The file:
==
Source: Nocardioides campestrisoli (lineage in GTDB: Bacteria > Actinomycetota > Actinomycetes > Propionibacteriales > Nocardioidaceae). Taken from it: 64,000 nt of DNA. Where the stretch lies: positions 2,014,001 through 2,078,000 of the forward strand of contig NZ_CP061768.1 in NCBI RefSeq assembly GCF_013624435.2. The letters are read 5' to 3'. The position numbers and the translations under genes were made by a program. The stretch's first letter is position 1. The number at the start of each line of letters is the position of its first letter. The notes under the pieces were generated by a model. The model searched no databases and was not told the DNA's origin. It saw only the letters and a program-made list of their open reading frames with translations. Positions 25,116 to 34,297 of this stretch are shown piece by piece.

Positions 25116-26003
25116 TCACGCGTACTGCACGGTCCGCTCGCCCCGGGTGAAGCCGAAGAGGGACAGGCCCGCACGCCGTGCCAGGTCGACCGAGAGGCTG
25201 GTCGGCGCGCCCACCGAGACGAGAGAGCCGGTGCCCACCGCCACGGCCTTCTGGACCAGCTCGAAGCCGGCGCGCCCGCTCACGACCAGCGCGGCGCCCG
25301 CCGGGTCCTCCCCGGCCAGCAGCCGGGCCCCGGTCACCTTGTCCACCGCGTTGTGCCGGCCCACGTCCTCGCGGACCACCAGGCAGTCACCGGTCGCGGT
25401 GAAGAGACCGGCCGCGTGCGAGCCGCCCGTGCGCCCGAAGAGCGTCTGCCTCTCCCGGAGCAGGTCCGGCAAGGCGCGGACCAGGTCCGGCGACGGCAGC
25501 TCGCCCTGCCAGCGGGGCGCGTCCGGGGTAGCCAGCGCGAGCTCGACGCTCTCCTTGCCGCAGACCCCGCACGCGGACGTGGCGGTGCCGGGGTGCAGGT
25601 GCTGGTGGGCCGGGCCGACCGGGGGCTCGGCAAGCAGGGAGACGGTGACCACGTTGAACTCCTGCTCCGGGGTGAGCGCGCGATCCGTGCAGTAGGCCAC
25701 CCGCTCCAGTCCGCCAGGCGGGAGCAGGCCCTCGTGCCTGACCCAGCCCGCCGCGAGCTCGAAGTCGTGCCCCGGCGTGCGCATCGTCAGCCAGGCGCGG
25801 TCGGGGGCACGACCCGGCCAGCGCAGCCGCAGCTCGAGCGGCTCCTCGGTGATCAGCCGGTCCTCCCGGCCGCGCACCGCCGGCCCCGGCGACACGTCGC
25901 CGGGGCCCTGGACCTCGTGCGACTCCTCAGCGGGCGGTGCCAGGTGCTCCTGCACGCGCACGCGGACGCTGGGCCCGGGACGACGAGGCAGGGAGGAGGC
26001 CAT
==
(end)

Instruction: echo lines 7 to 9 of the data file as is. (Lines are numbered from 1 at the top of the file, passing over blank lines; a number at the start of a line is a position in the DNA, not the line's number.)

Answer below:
25501 TCGCCCTGCCAGCGGGGCGCGTCCGGGGTAGCCAGCGCGAGCTCGACGCTCTCCTTGCCGCAGACCCCGCACGCGGACGTGGCGGTGCCGGGGTGCAGGT
25601 GCTGGTGGGCCGGGCCGACCGGGGGCTCGGCAAGCAGGGAGACGGTGACCACGTTGAACTCCTGCTCCGGGGTGAGCGCGCGATCCGTGCAGTAGGCCAC
25701 CCGCTCCAGTCCGCCAGGCGGGAGCAGGCCCTCGTGCCTGACCCAGCCCGCCGCGAGCTCGAAGTCGTGCCCCGGCGTGCGCATCGTCAGCCAGGCGCGG